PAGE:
A better show would let character drive plot, but Star Trek: Picard isn’t quite there yet. It’s why, when Soji is shooting the synth beacon into the sky, I have no idea what she is going to do. Not because the series has built a deeply complex character with many layers and motivations, but because I still have no idea who Soji is. I can do the mental math to guess why she might want to send the beacon, just as I can do the mental math to guess why she would not, but it is not there on the screen or in her character. She is still a blank slate for others to influence with their stronger characterizations, Picard most of all, which is deeply unfortunate for a show trying to convince us that synths are humans, too.

Unsurprisingly, Narek’s plan doesn’t work. Luckily, Jean-Luc has a plan of his own, and it involves, as Agnes describes it, doing “one impossible thing at the time”—and this is when the episode starts to get really, really good.

First, the dynamic duo manages to get the La Sirena in the air, next they face off against an entire fleet of Romulan warbirds and, in the ultimate display of “The Picard Maneuver,” use synth technology to convince the fleet they are many instead of one. It’s a nonsensical gimmick, but it’s a fun nonsensical gimmick rooting in nostalgia, and it’s not what the entire climax rests on.

No, that would (first) be the Federation fleet finally showing up, led by Acting Captain Will Riker. The Romulans attack and massive, glorious space battle commences. Space is filled with ships dodging the giant orchids launched by the synths from the surface. It’s weird and beautiful and tense and doesn’t go on for long enough to lose its wonder.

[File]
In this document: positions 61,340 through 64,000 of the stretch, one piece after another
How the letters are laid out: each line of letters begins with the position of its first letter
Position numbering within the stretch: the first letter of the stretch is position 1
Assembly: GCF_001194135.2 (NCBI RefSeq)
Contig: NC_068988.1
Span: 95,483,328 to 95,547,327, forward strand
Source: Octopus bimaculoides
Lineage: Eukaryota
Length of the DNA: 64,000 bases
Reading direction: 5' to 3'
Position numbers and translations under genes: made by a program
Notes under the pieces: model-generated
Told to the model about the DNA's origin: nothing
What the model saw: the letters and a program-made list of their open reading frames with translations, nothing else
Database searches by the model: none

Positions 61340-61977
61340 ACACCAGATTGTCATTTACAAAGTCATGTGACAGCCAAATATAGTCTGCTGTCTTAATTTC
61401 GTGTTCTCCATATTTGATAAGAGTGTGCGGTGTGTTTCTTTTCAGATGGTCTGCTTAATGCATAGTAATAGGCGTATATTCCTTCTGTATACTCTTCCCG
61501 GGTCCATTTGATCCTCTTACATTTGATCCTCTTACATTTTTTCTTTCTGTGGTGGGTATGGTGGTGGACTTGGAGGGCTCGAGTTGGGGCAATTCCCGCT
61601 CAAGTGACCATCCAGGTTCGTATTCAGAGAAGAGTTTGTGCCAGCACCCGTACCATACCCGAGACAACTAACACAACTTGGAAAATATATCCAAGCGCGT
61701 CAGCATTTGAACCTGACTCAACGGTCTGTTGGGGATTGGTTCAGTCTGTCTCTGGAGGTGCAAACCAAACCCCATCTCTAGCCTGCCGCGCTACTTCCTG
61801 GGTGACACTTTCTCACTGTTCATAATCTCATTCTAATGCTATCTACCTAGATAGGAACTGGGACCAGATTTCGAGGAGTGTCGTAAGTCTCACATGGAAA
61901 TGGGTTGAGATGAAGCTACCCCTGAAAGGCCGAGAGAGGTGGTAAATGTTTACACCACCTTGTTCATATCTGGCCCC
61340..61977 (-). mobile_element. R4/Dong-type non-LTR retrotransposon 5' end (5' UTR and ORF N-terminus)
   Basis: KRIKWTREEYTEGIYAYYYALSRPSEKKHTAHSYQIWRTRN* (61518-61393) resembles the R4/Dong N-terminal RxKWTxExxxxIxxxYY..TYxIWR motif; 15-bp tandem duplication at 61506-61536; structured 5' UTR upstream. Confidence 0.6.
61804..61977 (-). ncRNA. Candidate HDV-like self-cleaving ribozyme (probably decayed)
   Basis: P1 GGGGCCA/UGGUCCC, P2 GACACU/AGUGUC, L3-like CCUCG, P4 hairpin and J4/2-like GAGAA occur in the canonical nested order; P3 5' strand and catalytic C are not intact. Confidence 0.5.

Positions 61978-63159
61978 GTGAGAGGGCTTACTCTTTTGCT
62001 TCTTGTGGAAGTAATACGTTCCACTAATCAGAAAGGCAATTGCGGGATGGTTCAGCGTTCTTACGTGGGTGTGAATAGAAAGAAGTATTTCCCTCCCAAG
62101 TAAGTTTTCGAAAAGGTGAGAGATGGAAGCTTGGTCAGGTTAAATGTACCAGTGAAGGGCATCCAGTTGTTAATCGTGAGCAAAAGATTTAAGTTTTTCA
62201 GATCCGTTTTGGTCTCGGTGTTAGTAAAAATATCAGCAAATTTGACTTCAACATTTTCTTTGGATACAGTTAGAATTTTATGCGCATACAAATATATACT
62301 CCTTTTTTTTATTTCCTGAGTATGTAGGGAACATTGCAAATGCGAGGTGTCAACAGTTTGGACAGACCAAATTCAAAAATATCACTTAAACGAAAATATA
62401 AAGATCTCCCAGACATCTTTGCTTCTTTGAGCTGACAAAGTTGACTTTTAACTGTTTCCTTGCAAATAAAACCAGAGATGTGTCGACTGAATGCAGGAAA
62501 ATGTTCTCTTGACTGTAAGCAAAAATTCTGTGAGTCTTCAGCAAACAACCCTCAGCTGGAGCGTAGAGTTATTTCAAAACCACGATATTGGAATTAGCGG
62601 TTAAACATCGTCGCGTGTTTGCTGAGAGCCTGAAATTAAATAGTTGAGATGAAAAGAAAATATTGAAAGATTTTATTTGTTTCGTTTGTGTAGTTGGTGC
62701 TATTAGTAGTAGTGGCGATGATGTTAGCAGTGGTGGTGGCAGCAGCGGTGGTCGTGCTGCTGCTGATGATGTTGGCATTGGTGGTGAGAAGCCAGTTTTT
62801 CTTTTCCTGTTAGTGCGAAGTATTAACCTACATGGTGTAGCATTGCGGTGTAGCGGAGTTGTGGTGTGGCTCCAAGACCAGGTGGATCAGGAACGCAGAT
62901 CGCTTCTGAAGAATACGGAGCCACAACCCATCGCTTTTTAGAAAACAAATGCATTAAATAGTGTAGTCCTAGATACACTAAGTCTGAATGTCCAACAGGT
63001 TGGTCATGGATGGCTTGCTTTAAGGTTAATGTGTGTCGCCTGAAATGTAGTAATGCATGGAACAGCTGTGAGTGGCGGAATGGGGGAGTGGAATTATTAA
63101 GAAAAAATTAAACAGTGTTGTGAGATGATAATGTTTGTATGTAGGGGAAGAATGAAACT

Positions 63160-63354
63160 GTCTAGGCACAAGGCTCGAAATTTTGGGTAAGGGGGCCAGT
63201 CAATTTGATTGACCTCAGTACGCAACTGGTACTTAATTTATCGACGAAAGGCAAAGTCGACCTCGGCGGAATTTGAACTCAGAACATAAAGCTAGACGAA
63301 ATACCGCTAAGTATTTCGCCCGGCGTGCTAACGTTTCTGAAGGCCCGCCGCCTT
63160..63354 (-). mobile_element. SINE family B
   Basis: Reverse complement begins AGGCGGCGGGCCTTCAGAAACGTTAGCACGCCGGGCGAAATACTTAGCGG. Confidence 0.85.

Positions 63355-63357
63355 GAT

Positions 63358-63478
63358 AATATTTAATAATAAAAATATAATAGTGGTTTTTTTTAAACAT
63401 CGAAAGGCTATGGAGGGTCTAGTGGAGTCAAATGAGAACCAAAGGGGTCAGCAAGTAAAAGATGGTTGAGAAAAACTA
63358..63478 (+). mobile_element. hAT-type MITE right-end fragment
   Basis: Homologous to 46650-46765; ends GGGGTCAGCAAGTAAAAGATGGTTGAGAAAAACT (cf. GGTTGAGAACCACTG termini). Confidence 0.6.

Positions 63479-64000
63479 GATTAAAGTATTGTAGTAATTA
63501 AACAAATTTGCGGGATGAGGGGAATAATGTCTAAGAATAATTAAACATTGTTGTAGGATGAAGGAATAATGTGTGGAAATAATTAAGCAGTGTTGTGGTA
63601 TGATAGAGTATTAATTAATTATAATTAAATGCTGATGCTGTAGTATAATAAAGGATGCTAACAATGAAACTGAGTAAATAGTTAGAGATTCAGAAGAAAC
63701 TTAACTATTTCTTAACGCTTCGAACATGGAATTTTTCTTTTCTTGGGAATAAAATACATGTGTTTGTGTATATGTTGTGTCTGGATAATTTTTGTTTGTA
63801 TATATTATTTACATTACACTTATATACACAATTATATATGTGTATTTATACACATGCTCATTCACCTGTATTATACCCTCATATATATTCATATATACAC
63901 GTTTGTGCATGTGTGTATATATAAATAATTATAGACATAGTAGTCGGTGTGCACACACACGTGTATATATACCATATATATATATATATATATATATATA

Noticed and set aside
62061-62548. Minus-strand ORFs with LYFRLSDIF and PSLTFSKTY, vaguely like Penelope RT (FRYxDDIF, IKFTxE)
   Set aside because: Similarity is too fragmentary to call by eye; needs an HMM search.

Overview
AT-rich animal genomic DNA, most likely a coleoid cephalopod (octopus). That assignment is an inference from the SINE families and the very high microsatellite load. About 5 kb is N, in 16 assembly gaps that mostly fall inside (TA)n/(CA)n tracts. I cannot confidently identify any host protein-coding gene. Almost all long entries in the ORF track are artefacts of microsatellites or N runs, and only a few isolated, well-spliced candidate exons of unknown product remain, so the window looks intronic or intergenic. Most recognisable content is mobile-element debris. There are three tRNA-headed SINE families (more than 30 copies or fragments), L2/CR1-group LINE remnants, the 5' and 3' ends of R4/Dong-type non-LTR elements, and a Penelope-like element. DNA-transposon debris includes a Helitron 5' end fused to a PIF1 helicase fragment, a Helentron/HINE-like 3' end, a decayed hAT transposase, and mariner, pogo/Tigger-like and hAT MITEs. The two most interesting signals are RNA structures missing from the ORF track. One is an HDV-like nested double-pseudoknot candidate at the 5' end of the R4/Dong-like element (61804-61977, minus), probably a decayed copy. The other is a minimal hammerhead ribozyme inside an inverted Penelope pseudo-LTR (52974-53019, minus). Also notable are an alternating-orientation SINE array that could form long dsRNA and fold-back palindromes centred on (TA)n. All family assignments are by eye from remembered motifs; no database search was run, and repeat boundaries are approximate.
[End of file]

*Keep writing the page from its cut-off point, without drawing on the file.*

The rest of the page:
Because Picard has the most important part of his plan to enact: convincing Soji to stop the beacon, which he does, moments after some truly terrifying robotic tentacles begin to reach through the portal it seems to have created. How does Picard do it? By trusting Soji to make the right choice. Again, this would have landed better if Soji’s characterization had been more consistent and detailed throughout the season, but Patrick Stewart knows how to deliver a speech, and deliver a speech does he ever.

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We trust you to make the right choice. I trust you, Soji. I know you. I believe in you. That’s why I saved your lives, so that you could save ours in return. That’s the whole point. That’s why we’re here: to save each other.

Jean-Luc Picard’s speeches work because he believes in them wholeheartedly. Because he lives his values. Because Patrick Stewart is a damn fine actor who seemingly lives and believes Picard’s values, too. It’s a powerful moment, not only within the space of the narrative, but for anyone listening at home who needs the reminder—as we always do but perhaps especially now—that we all belong to one another and must honor that fact. That everything we do has an effect on the world we live in, and the people we share it with. Jean-Luc Picard trusts you to make the right choice, and he may be a fictional space captain, but I still want to make him proud.

What follows are some of the episode and season’s best moments. Picard falls, finally taken down by the brain condition he was warned about earlier in the season. He does what he promised: gave his life, in some sense, to show the synths how much he values theirs.

While this season hasn’t always been the strongest plot-wise and, sometimes, even when it comes to character, it has never lost sight of its themes: appreciating the preciousness of life in the face of death, but appreciating the responsibility that gift of life bestows upon us. The first season of Star Trek: Picard is a demonstration of how seriously Jean-Luc Picard takes that responsibility, that gift.